The return of Black Lodge Video brings innovation to analog retail

Black Lodge Video, an indie staple for renting hard-to-find movies is making its big comeback by late spring in the Crosstown area with an innovative new approach.

The new 8,000-square-foot location at 405 N. Cleveland Avenue will include a massive 30,000-plus film library, along with a fast-casual restaurant, a retro and console gaming arcade, and film and event space.

Locally-owned Black Lodge Video closed its Midtown location at 831 Cooper Street in 2014.

The two original partners, Matthew Martin and Brian Hogue, opened Black Lodge Video in 2000. After it closed down, Martin brought on additional partners to help build and develop the business. The six primary owners are now Martin, Nick Riley, James Bryce Blair, Scotty Theunissen, Keith Norman and Danny Grubbs.

“We’re going to be selling primarily memberships,” said Grubbs, Black Lodge operations manager. “Think of it as similar to a subscription [streaming] service like a Netflix or an Amazon Prime but in real life.”

Memberships will run approximately $10 per month.

“The video rental store – the Blockbusters of the world – those things have been dead for more than a decade. There are maybe only 400 video stores left in the country,” said Grubbs. “Even though original Black Lodge Video was a self-sustaining business, it wasn’t necessarily profitable.”

Martin, Hogue and Grubbs had discussed the possibility of starting an online streaming service back in 2012 and 2013 but quickly realized that was the wrong approach.

“Instead we decided to build a destination retail nightclub inside the original location,” said Grubbs. House parties there quickly swelled into the hundreds, too much for the house and surrounding neighborhood to handle, but out of the venture came ideas that would be applied to the Crosstown location.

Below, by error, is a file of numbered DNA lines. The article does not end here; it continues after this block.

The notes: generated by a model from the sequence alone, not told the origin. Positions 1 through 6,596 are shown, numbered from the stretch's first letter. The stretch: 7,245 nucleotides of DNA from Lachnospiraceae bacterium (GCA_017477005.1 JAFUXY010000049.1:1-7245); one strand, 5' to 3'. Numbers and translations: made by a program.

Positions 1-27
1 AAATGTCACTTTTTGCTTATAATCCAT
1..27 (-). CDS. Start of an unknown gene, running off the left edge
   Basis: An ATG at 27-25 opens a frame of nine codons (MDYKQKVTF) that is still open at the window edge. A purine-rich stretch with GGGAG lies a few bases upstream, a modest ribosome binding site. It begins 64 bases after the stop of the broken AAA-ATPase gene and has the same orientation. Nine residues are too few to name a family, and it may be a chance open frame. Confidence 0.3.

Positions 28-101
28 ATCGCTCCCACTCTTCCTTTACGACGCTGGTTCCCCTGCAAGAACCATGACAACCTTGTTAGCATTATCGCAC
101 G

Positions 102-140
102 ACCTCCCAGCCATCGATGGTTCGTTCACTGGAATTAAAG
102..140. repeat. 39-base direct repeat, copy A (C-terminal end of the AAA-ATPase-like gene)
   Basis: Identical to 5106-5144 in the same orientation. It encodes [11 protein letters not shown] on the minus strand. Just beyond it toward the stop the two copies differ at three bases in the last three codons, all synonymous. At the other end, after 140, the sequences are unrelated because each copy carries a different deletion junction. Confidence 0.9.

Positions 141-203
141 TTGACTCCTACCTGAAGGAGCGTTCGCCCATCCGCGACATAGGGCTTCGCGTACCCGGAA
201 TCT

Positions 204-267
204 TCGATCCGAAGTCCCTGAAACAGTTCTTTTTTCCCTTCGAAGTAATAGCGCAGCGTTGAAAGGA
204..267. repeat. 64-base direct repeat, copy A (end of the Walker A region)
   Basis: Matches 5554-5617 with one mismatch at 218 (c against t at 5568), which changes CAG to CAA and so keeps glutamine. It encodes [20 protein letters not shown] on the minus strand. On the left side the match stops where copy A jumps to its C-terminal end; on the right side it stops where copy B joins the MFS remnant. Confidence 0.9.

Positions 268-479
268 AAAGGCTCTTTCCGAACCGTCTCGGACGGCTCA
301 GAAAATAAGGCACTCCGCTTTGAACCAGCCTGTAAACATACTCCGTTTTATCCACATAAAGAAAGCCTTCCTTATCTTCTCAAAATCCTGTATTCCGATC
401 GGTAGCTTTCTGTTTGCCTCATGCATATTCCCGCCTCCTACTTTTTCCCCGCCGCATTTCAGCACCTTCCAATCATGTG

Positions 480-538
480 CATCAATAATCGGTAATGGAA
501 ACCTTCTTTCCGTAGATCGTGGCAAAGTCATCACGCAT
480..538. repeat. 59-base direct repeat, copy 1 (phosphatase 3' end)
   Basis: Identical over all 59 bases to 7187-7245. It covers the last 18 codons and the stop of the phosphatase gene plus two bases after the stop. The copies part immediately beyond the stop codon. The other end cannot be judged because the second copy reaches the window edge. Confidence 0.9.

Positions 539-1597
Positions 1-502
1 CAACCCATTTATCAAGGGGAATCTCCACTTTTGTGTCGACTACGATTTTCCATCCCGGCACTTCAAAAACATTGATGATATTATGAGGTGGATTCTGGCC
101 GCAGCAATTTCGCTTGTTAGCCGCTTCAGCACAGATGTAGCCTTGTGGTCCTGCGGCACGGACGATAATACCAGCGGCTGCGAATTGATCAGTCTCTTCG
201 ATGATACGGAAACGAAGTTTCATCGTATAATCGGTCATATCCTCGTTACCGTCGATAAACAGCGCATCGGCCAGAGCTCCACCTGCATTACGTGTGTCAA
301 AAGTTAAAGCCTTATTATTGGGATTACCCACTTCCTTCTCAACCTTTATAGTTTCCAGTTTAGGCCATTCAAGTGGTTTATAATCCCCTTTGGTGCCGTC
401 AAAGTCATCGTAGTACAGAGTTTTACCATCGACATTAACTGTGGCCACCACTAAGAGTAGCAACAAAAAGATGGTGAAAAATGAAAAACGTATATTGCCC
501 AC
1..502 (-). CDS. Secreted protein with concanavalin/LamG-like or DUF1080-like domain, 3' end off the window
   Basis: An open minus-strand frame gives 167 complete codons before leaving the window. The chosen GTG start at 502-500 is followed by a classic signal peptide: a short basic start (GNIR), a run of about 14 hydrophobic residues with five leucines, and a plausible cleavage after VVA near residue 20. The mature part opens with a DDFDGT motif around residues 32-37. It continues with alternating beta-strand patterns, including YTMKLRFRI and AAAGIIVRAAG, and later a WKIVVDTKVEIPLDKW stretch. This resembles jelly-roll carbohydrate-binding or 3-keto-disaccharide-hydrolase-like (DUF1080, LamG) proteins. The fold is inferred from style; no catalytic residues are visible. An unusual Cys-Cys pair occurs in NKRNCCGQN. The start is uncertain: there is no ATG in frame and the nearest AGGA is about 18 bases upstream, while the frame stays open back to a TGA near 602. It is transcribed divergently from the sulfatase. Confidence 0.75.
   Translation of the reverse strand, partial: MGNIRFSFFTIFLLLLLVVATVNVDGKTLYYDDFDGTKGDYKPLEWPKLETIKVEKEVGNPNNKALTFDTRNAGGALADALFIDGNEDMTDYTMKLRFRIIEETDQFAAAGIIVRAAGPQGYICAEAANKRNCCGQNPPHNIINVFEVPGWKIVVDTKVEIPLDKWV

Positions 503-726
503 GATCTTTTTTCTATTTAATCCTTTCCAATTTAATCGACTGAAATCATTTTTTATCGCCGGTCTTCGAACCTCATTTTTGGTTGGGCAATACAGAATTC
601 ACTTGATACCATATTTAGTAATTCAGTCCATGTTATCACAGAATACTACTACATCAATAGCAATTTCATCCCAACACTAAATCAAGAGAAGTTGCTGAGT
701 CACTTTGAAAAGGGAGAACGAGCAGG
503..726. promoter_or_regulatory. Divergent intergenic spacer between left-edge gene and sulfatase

The new layout of the Crosstown building, which had been the well-known Mary’s gay and lesbian bar more than a decade ago, has been designed by LRK. The major overhaul of the space includes installing a new roof along with plumbing and electrical systems. Chris Miner from Crosstown Arts is co-lead on the project helping Black Lodge to navigate the renovation.

Grubbs compares the new Black Lodge to the Nickelodeons from the early 1900s, with the goal being to create an atmospheric, comfortable, inexpensive place where people can go to hang out, grab a bite to eat and watch movies, play games or catch a live event.

“People don’t assume that video rental has a future, but we’re here to disrupt that notion and show people a really good time,” he said.

The store will hire 15 to 20 people by the time everything is up and running in the spring.

The Black Lodge folks have also stayed busy since the Midtown store shut down by partnering with the Memphis Public Library, Indie Memphis, and Malco Theaters – most notably in putting on the highly popular Time Warp series at the Malco Summer Drive-in. The 2018 Time Warp lineup representing the fifth year for the monthly series was just announced.

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Read more articles by Michael Waddell.

Michael Waddell is a native Memphian who returned to Memphis several years ago after working for nearly a decade in San Diego and St. Petersburg, Fla., as a writer, editor and graphic designer. His work over the past few years has been featured in The Memphis Daily News, Memphis Bioworks Magazine, Memphis Crossroads, the New York Daily News and the New York Post. Contact Michael.